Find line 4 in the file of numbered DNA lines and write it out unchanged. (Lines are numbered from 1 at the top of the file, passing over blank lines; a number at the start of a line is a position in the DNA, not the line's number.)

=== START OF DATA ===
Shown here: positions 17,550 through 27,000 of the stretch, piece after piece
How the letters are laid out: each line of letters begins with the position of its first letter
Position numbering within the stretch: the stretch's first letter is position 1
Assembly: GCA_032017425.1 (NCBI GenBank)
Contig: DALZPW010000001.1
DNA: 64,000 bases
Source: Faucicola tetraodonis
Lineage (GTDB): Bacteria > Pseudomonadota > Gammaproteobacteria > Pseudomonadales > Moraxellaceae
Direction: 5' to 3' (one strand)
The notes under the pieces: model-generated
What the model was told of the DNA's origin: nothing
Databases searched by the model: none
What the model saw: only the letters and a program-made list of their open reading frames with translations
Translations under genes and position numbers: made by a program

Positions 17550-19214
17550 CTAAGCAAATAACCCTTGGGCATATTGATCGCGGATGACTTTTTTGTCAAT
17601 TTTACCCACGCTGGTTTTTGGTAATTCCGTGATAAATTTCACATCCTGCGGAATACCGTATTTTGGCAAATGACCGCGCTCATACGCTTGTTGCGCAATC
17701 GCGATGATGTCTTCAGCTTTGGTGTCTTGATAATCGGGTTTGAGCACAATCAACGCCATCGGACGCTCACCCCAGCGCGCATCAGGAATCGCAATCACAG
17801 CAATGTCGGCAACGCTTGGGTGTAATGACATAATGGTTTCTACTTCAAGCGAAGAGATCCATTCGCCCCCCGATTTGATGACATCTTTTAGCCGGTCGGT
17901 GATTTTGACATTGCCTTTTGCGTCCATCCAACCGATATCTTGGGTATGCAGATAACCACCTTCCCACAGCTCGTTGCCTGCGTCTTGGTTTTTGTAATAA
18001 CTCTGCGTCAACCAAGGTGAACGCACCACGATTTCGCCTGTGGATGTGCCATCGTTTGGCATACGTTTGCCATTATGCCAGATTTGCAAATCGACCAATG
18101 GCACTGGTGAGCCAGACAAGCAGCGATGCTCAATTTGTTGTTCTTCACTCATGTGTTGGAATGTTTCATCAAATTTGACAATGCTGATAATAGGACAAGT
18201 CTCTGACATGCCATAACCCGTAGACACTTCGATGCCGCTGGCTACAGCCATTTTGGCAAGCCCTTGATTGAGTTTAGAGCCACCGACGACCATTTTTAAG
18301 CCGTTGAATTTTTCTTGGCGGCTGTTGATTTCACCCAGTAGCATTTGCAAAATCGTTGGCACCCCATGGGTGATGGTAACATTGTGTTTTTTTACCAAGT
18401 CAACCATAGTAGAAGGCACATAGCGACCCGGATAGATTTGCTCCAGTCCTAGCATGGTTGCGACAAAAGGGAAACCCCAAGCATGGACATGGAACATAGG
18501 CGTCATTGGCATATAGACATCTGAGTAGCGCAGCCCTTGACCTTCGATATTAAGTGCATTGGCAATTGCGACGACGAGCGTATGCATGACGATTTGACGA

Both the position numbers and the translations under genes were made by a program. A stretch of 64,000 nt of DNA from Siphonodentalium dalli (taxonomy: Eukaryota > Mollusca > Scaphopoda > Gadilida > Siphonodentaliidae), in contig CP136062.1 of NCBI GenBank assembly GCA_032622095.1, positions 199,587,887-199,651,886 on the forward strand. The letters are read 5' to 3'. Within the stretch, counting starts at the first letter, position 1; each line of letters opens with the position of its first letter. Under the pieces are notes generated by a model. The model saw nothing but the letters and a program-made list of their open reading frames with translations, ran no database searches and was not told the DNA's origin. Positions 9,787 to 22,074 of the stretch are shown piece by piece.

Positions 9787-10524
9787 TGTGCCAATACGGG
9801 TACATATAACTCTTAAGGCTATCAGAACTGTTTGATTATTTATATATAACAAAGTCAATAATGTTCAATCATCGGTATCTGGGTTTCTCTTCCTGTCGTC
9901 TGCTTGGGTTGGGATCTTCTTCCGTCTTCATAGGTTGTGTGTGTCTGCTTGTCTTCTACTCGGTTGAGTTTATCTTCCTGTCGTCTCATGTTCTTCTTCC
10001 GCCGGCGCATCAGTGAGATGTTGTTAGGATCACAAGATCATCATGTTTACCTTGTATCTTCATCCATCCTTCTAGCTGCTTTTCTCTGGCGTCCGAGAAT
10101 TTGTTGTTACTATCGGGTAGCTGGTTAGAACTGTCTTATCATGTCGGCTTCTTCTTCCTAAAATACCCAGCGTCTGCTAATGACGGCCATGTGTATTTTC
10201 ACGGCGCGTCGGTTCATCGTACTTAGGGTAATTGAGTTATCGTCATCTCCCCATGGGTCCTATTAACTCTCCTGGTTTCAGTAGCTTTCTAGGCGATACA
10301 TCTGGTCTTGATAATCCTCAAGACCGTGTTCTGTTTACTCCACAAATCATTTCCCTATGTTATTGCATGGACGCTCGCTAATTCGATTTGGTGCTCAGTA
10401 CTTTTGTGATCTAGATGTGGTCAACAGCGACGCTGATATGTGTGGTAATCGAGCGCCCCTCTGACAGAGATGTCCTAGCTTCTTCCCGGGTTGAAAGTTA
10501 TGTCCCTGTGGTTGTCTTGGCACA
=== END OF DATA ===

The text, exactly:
Assembly: GCA_032017425.1 (NCBI GenBank)